Speeding close-air-support kill chain is goal of DARPA/Air Force PCAS research contracts to four companies

WRIGHT-PATTERSON AFB, Ohio, 1 April 2011. U.S. Air Force researchers are working with four companies on a program to increase the speed at which military tactical air controllers can call in air strikes from manned and unmanned attack aircraft to support U.S. and allied ground troops. Scientists at the Air Force Research Laboratory at Wright-Patterson Air Force Base, Ohio, have awarded five contracts to four companies over the past several weeks for the Persistent Close Air Support (PCAS) research program.

Apr 1st, 2011
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WRIGHT-PATTERSON AFB, Ohio, 1 April 2011. U.S. Air Force researchers are working with four companies on a program to increase the speed at which military tactical air controllers can call in air strikes from manned and unmanned attack aircraft to support U.S. and allied ground troops.Scientists at the Air Force Research Laboratory at Wright-Patterson Air Force Base, Ohio, have awarded five contracts to four companies over the past several weeks for the Persistent Close Air Support (PCAS) research program, which seeks to develop technology to enable joint terminal attack controllers (JTACs) to call in close air support far more quickly than they can today.The Air Force Research Lab is awarding the contracts on behalf of the U.S. Defense Advanced Research Projects Agency (DARPA) in Arlington, Va., which is the primary sponsor of the PCAS program, which aims to demonstrate new close-air-support capability to by putting firepower at the fingertips of ground troops in contact with the enemy, DARPA officials say.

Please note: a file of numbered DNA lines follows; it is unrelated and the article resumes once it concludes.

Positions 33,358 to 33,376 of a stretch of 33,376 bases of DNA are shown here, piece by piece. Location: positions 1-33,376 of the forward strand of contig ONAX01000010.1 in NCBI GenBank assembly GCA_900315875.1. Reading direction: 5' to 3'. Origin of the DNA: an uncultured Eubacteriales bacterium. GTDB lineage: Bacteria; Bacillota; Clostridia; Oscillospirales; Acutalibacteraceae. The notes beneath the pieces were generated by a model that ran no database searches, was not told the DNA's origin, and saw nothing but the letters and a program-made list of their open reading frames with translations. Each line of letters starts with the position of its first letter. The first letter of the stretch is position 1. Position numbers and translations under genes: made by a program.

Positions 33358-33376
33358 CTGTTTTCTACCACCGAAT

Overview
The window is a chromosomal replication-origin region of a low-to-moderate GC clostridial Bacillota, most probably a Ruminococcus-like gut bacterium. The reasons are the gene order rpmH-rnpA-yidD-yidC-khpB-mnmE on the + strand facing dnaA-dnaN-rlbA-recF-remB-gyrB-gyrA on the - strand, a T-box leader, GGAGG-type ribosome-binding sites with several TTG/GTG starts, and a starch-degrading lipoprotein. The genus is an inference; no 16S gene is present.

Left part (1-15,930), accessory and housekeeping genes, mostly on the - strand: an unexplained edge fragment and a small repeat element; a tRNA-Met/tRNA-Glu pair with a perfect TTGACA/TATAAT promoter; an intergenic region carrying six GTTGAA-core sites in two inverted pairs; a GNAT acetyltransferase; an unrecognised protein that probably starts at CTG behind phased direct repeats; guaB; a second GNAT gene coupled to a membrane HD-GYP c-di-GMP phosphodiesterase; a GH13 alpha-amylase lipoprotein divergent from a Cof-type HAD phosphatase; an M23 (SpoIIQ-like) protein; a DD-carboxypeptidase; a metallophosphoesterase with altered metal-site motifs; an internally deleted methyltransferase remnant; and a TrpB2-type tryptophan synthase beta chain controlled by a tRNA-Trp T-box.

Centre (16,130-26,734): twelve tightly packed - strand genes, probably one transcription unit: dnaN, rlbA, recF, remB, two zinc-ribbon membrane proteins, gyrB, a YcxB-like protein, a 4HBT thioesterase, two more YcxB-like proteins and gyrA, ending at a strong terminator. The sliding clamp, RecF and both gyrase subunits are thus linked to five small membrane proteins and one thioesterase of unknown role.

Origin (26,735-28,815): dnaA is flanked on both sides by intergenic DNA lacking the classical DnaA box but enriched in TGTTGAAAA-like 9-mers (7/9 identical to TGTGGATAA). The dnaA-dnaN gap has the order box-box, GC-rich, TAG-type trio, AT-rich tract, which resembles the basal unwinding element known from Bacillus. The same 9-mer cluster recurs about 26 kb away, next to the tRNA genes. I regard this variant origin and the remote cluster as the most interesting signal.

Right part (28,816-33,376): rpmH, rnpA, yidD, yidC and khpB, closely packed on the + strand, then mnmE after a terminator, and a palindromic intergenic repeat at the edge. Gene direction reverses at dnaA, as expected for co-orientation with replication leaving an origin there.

The DARPA PCAS initiative will develop new digitally connected equipment to help the JTAC rapidly choose and cue close-air-support aircraft in the vicinity, and enable the strike aircraft to respond autonomously to the JTAC request for weapons delivery. The idea is reduce the time between requesting an air strike and putting bombs, missiles, or other weapons on target.

The latest, and largest, contract for the PCAS program was awarded Tuesday to the Raytheon Co. Missile Systems segment in Tucson, Ariz. Raytheon's contract from the Air Force Research Lab is worth $7.1 million.

In early March, the Air Force awarded PCAS contracts worth $1 million to Vuzix Corp. in Rochester, N.Y.; for $1 million to Total Immersion Software Inc. in Hampton, Va.; and two contracts totaling $1.1 million to Aerius Photonics LLC in Ventura, Calif.

Raytheon is a major defense systems integrator with expertise in command and control; Vuzix makes Tac-Eye eyeglasses-mounted displays for hands free access to situational awareness data and high-definition video; Total Immersion Software makes RealWorld software to help build 3D, geo-specific simulations; Aerius Photonics builds electro-optical components such as infrared detector arrays, laser rangefinders, semiconductor lasers, laser software, optical detectors, and multi-spectral scene projectors.

The initial thrust of PCAS is to build and demonstrate air and ground components able to deploy weapons from an unmanned aerial vehicle (UAV), based on machine-to-machine direct inputs from JTAC equipment.

The program will develop standard equipment to help the JTAC work together with the UAV to provide close air support. The JTAC equipment will interface with the UAV to increase information exchange to reduce time-to- target, visualize available weapons and their effects, and pass-off digital targeting information for weapons delivery. The JTAC equipment should be small enough so that a controller on foot can carry it comfortably. The program will culminate in a live-fire demonstration.

For more information contact Raytheon Missile Systems online at www.raytheon.com/businesses/rms; Vuzix at www.vuzix.com; Total Immersion Software at www.totimm.com; Aerius Photonics at http://aeriusphotonics.com; the Air Force Research Lab at www.wpafb.af.mil/AFRL; or DARPA at www.darpa.mil.

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